Review: El Alma Cafe y Cantina

By Mike Sutter | Fed Man Walking | 09.01.11
The building at Dawson and Barton Springs goes through more paint than a season of HGTV. Over the last 10 years, it’s been an architecture gallery, two cafes and an Italian restaurant. The El Chile restaurant group took it over in 2009, first with El Chilito, then with El Chile and now with El Alma.
The building, bless its heart, has had a hard time finding the identity that suits it best. In that respect, the little adobe storefront found a soulmate in chef Alma Alcocer-Thomas. Since her 16-year run at Jeffrey’s ended in 2009, she’s worked the kitchens at Fonda San Miguel, TNT/Tacos and Tequila, Garrido’s and El Chile.
In July, the El Chile group put 1025 Barton Springs in her hands, gave it a fresh coat of white paint and a Joel Mozersky makeover and rechristened the restaurant El Alma. It feels like the right time and place for both.
El Alma brings together three experiences, really. One is the lingering traces of El Chile, another is a competent street-food aesthetic and the third is the higher place Alcocer-Thomas takes the food of her native Mexico.
You can’t taste Mexican Coke in a grilled pork chop so much as you can feel the way it helped tenderize the meat and leave behind that tawny glaze. Coke is an undercurrent in the chile sauce, too, and the union creates a chop that goes from a simple salute to the grill station’s skill to an appreciation for the composer of the plate. The same composer who finished on a grace note with a chile relleno overflowing with rich cheese and rice. It’s a solid value at $15.95, and it easily would have commanded another $10 or $15 at the chef’s former restaurants.
Enchiladas get an inspired touch through the incorporation of tender shredded duck in a familiar pasilla mole ($12.95). It’s an aromatic plate that sets you guessing the elements: Cinnamon? Clove? Cumin? Raisins? The result is a sauce that drapes like rolling velvet, finished with almonds and pickled pink onions.
We’re marinating in Mexican and Latin American ceviches these days, for better or worse. For better is a shrimp “chelada” ceviche ($9.95) that could be part of a breezy poolside lunch or the starter to dinner at a place where the gents have to wear close-toed shoes. It’s appropriate for either, in part because it's not just a half-dozen tail-on shrimp hanging over a martini glass. The shrimp are turned out in baroque fillets that could be mistaken for lobster given their firm but yielding texture and briny luminescence. Dusted with chile powder and garnished with cucumber, the dish is finished tableside with a tiny glass of lager. The beer awakens the collected spice and lime and keeps both in polite conversation with other. A little avocado, a pile of saltines. It invites communal entry into lunch or dinner.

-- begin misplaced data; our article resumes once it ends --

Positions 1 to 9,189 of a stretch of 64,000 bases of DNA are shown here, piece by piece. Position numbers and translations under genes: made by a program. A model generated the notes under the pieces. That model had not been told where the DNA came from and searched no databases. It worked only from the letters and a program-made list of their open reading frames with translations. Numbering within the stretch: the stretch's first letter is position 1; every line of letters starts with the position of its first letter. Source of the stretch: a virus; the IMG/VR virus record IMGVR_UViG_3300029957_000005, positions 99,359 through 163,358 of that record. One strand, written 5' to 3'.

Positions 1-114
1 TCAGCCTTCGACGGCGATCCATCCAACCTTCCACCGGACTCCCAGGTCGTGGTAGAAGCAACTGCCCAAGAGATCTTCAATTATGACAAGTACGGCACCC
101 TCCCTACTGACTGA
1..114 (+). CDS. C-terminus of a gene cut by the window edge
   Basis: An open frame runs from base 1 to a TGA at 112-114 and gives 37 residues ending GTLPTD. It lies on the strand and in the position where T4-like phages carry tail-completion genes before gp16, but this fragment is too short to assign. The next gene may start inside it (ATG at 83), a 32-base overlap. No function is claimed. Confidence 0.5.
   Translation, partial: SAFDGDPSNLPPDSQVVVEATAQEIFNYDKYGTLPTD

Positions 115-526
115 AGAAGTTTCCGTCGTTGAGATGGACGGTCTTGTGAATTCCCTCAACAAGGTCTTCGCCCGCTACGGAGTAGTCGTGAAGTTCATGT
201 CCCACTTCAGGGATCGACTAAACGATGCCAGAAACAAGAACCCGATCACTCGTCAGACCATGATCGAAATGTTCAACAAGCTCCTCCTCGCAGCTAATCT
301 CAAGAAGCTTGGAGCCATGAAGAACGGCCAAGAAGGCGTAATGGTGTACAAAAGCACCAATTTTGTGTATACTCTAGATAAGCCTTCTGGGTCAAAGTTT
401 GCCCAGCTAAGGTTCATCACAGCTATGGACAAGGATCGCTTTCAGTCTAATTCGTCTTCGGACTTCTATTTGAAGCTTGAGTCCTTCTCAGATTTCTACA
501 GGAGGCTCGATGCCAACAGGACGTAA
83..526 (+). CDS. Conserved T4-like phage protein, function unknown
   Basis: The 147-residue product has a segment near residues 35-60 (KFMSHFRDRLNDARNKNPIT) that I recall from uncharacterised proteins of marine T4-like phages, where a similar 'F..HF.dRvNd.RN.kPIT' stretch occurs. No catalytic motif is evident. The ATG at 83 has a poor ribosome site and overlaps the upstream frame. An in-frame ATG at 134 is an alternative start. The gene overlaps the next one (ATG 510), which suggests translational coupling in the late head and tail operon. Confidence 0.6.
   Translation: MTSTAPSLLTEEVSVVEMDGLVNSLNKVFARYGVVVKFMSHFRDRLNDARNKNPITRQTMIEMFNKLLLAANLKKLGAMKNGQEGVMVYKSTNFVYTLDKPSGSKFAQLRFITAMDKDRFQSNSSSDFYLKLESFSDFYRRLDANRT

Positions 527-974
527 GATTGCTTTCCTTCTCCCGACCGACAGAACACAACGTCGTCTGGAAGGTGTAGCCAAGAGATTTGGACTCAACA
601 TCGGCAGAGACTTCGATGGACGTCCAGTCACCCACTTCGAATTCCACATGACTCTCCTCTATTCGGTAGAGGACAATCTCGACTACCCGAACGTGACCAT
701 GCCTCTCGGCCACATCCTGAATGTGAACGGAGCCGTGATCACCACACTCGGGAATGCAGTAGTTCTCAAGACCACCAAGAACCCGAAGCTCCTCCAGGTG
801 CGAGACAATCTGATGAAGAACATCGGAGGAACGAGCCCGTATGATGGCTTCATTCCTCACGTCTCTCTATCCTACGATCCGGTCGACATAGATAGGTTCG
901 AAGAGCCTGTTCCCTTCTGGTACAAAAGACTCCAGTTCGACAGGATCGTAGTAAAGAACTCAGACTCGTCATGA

On the other hand, a black-drum ceviche ($9.95) we ordered at El Alma’s small bar came piled in a highball glass like an aquatic clown car, spilling out in comic showers of pico and lime. It was the lull in our appreciation of El Alma, perched at the bar with ordinary margaritas and sangria, ordinary melted queso with onions and mushrooms ($7.95) and crusty empanadas like fried tamales ($7.95). And somebody south of the border is wetting his pants with laughter that we paid $6.50 for a glass of Modelo.
For me, that’s the lingering El Chile experience, which works in its native element but feels out of place at El Alma, where a high-low Mexican vitality makes the middle ground seem tired.
I like how the street comes to the table with ensalada callejera ($6.95), a collection of fresh-cut, chile-dusted jicama, cucumber, mango and carrot like you’d find at a Mexican fruit-cup stand. With lettuce, radish, avocado and a little lime, it’s a simple but transporting starter. A lunch-only special of tinga de pollo tostadas ($7.95) was deceivingly small but substantial, because the chicken was so dense and tangled, its subtle chile notes and deeper flavors resounding against a backdrop of black beans, guacamole and a slaw made from cabbage, carrots and jicama.
There are side dishes of beautifully blistered peppers ($2) and nicely done tacos al pastor and an even more impressive taco of carne asada grilled like steak and finished with guacamole for $3.75. Our only street sorrows came from a watery, sour ear of roasted corn with chile aioli ($3.50) and a tiny bowl of chile arbol salsa at $1.50 a shot.
It’s good to see life at 1025 Barton Springs, even if it's still a work in progress. Some of the waitstaff are a little green, the bar needs work and the place is still sorting out how to showcase its star. But it's alive all the same. The walls are covered with unframed canvasses loud and proud with Mexican-style pop art: a lucha libre portrait, a silky red devil riding a chile pepper. The lights are covered with thick woven baskets, and the repainted back patio, on three levels with a treeline view, will rival any outdoor escape in town once the weather breaks, if our lawns, our appetites and El Alma can hold out that long.
El Alma Cafe y Cantina
1025 Barton Springs Road. 609-8923,
Hours: 11 a.m. to 9 p.m. Sunday-Monday. 11 a.m. to 10 p.m. Tuesday-Saturday.
Rating: 2.5 stars (out of 5)
(Photos by Mike Sutter © Fed Man Walking. Top left: Al pastor and carne asada tacos with blistered chiles. Top right: Pork chop with Mexican Coke glaze. Inset: Shrimp chelada ceviche.)